Dostoevsky Quotes on Love

Dostoevsky Quotes On Death

“Take a soldier and put him right in front of a cannon in a battle and fire it at him, and he’ll go on hoping, but read out a certain death sentence to that same soldier, and he’ll go mad, or start to weep.”

-The Idiot

“Where is it I’ve read that someone condemned to death says or thinks, an hour before his death, that if he had to live on some high rock, on such a narrow ledge that he’d only room to stand, and the ocean, everlasting darkness, everlasting solitude, everlasting tempest around him, if he had to remain standing on a square yard of space all his life, a thousand years, eternity, it were better to live so than to die at once. Only to live, to live and live! Life, whatever it may be!”

-Crime and Punishment

“He went up to his room like a man who has been condemned to death. His mind was completely empty, and he was quite incapable of filling it with anything; but with his whole being he suddenly felt that he no longer possessed any freedom of thought or of will, and that everything had suddenly been decided once and for all.”

-Crime and Punishment

“But man is a frivolous and incongruous creature, and perhaps, like the chess player, loves only the process of the game, not the end of it. And who knows (one cannot swear to it), perhaps the only goal on earth to which mankind is striving lies in this incessant process of attaining, or in other words, in life itself, and not particularly in the goal which of course must always be two times two makes four, that is a formula, and after all, two times two makes four is no longer life, gentlemen, but is the beginning of death.”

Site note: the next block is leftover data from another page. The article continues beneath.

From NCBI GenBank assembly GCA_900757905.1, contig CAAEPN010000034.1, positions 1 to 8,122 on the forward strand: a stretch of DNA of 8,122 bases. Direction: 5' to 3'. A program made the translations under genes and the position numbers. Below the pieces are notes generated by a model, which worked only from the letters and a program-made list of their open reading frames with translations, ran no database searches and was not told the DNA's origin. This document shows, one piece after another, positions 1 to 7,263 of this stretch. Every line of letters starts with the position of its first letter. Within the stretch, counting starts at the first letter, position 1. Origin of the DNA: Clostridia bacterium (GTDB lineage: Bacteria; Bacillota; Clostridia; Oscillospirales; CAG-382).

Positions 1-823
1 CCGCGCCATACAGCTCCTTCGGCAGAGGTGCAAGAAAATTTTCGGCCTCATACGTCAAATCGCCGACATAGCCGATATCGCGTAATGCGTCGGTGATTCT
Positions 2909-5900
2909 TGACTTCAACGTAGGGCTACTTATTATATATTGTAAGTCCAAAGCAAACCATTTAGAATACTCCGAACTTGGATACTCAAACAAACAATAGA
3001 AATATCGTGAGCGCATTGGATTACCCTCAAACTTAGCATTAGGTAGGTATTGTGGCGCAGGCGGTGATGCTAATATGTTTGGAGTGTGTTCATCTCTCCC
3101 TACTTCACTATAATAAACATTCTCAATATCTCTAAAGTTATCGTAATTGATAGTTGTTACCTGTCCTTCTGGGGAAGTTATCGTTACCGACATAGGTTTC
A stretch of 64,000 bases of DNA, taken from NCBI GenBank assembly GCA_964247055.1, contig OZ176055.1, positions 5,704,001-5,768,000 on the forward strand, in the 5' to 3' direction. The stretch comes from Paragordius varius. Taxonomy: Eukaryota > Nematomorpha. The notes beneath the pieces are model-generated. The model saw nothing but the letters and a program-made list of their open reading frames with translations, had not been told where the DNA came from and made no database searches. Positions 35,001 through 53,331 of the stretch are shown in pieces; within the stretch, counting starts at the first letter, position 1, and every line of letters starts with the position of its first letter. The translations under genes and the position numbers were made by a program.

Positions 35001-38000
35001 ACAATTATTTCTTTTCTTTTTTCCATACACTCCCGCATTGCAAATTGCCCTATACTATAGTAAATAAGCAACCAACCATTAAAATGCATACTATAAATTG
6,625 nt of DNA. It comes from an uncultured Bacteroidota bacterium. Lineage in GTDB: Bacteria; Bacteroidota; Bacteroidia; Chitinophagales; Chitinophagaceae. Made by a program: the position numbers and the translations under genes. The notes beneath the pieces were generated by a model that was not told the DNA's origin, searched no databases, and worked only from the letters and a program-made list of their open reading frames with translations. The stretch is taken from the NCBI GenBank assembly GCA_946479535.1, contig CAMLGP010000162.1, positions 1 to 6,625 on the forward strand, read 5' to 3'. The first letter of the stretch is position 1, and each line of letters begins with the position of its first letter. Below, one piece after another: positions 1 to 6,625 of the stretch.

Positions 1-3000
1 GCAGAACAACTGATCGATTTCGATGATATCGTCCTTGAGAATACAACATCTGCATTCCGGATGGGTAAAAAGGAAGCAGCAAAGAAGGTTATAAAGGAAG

-Notes from Underground

“He spoke of many things, he seemed anxious before the moment of death to say everything he had not said in his life, and not simply for the sake of instructing them, but as though thirsting to share with all men and all creation his joy and ecstasy, and once more in his life to open up his whole heart.”

-The Brothers Karamazov

Dostoevsky was haunted throughout his life by how it felt to face death. After standing in front of a firing squad, believing he was about to die, only to have his execution stayed at the last minute, he wrote to his brother:

“When I look back at the past and think how much time has been wasted in vain, how much time was lost in delusions, in errors, in idleness, in ignorance of how to live, how I did not value time, how often I sinned against my heart and spirit—my heart bleeds. Life is a gift, life is happiness, each minute might have been an age of happiness… not to be downhearted nor to fall in whatever misfortunes may befall me—this is life; this is the task of life.”

His letter overflowed with love and an unwavering conviction in the goodness of life. He was grateful not only to have his life, but to have been startled into a deeper appreciation for it.

To live is not just to enjoy the sensations of being alive, but to be able to love, grow, and change. As his characters affirmed, confronting mortality allows a person to spent less time resisting life and more time accepting it. For those who live a full and spiritually wise life, the final moments before death can be profound and expansive, a final outpouring of life’s goodness, a celebration rather than a moment to lament.